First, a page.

AWS Step-by-Step

Backing Up Your Data to the AWS Cloud, Part 1

The trick to backing up your on-premises data to AWS is to leverage a storage gateway that acts as a virtual tape library. Here's how to get started.

Amazon Web Services makes it possible to back up your on-premises or cloud data to its cloud, thereby allowing you to capitalize on low-cost Glacier storage. Interestingly, you don't even have to use the AWS Backup service. You can use the same third-party backup software that you are already using. 

In this article series, I will show you how it works.

The trick to backing up your on-premises data to AWS is to leverage a storage gateway that acts as a virtual tape library. You can then attach your backup software to this storage gateway in the same way that you would connect to a physical tape drive. The storage gateway then routes your backups to cloud storage.

To get started, log into AWS and open the Storage Gateway service. When prompted, click on the Create Gateway button. As you can see in Figure 1, the first thing you will need to do is provide a name for the gateway that you are creating and choose the time zone that you want to associate with the gateway.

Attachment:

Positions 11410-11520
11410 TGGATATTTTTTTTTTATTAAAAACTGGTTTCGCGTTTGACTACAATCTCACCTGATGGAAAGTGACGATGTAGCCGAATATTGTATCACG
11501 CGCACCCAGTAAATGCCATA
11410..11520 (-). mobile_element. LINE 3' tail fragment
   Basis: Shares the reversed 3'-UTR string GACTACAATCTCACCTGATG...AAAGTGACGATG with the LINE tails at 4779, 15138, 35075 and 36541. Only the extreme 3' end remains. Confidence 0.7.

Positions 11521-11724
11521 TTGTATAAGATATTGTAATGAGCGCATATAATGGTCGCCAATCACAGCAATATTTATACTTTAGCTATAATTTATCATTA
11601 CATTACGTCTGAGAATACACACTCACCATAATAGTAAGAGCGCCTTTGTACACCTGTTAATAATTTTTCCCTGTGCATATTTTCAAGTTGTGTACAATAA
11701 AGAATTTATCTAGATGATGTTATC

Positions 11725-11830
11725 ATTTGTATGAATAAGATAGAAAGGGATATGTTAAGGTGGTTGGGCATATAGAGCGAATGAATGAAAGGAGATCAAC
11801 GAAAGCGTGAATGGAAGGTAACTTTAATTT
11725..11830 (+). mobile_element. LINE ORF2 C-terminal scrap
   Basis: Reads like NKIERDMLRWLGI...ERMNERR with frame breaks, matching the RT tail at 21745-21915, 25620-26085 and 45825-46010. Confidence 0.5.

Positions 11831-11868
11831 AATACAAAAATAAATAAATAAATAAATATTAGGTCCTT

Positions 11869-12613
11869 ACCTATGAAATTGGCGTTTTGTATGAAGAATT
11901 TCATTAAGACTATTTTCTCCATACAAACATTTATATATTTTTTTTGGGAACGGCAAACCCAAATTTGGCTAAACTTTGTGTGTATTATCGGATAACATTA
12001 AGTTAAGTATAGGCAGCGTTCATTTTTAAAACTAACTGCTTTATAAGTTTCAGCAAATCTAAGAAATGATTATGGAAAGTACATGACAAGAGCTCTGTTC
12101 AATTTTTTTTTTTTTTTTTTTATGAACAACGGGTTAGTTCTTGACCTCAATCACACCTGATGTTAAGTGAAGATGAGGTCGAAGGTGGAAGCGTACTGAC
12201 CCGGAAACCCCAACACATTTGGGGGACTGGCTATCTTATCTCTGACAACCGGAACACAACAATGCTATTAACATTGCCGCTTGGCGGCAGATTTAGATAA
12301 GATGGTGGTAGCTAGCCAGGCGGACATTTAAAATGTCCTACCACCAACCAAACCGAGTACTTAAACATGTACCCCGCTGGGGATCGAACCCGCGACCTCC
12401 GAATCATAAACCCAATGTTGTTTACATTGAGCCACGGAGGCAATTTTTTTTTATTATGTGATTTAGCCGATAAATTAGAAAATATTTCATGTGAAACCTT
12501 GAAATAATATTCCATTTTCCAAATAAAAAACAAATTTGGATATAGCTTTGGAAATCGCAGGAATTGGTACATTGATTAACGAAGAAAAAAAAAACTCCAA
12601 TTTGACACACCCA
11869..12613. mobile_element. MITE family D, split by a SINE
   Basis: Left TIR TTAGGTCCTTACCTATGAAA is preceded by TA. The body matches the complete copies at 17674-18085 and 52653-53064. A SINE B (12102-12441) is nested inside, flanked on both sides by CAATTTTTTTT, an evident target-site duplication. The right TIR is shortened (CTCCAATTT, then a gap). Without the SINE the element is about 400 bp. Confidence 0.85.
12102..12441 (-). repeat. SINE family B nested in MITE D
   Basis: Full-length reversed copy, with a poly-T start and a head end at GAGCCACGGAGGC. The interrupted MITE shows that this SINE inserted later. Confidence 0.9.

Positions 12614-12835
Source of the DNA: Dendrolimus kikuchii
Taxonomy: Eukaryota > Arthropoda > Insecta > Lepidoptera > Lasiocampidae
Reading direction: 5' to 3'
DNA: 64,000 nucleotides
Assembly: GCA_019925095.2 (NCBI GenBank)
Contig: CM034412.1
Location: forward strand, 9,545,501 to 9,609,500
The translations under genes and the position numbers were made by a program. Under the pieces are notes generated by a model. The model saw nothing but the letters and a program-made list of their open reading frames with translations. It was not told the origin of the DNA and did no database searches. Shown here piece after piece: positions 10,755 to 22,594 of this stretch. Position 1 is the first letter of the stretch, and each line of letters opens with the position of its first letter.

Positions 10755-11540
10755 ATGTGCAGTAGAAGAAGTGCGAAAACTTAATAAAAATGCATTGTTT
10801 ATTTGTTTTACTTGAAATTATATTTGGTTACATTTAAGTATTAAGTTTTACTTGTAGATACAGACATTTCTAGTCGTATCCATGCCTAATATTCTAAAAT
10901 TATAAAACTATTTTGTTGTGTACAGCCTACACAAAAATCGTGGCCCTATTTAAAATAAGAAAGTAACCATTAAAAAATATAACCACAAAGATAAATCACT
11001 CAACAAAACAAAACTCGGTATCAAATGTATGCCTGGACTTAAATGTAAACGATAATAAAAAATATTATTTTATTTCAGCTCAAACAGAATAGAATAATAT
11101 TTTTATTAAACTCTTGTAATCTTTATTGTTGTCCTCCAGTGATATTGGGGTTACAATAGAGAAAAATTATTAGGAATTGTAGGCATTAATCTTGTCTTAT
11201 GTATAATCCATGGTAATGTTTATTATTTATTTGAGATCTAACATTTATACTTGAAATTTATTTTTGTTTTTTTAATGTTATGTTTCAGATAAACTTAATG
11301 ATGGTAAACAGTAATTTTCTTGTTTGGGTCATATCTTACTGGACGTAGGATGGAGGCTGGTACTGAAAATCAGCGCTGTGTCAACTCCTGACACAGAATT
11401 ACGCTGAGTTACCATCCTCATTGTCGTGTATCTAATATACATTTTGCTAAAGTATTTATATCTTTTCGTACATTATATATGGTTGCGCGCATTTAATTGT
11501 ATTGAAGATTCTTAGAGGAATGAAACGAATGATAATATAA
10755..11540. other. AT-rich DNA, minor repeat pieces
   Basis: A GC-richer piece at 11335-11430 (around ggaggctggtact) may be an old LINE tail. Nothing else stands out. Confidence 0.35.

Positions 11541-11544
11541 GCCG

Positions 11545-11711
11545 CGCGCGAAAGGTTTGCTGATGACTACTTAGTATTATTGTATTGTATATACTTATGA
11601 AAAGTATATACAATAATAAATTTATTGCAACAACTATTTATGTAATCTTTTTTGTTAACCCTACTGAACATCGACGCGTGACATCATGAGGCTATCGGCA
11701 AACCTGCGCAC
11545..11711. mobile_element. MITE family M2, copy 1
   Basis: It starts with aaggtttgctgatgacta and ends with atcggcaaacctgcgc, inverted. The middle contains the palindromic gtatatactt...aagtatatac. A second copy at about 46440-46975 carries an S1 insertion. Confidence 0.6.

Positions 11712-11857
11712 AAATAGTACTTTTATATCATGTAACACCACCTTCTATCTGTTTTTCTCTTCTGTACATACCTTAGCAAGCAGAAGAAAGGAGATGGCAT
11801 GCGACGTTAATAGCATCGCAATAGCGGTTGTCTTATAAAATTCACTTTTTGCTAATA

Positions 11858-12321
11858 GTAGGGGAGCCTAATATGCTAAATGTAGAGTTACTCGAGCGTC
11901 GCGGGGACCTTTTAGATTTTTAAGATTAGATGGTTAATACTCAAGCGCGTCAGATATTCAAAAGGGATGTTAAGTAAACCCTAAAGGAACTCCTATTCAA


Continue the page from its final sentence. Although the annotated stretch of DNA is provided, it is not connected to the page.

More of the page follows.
Provide a name for the gateway and select its time zone.
[Click on image for larger view.]   Figure 1. Provide a name for the gateway and select its time zone.

Scroll down and you will be asked to specify the type of storage gateway you want to create. Since our goal is to create a gateway that can help us write tape backups to the cloud, choose the Tape Gateway option, shown in Figure 2.

Choose the Tape Gateway option.
[Click on image for larger view.]   Figure 2. Choose the Tape Gateway option.

As you look at the figure above, you will notice that the next section asks you to choose a host platform. You can host the gateway on an Amazon EC2 instance, but if you are going to be backing up on-premises resources, it may make more sense to host the gateway as a virtual machine running in your own environment. You can download images for VMware ESXi, Microsoft Hyper-V, Linux KVM or for a hardware appliance.

When you select a host option, you will see instructions pertaining specifically to the host that you have chosen. You will also be provided with a Download Image button, as shown in the figure above.

I am not going to go through a step-by-step walkthrough of the virtual machine configuration process, because it works differently on every platform. What I will tell you, however, is that I deployed the gateway host on Microsoft Hyper-V. The process essentially involved downloading and extracting a ZIP file and then importing the ZIP file's contents into Hyper-V, which caused a virtual machine to be created. You can see what the running virtual machine looks like in Figure 3.

The gateway host virtual machine is running on Microsoft Hyper-V.
[Click on image for larger view.]   Figure 3. The gateway host virtual machine is running on Microsoft Hyper-V.

Before I move on, I need to tell you something important. While writing this article, I had initially created the host as a Hyper-V virtual machine. However, since I did not have the ability to make this virtual machine available from the Internet, I decided to create an EC2 instance instead.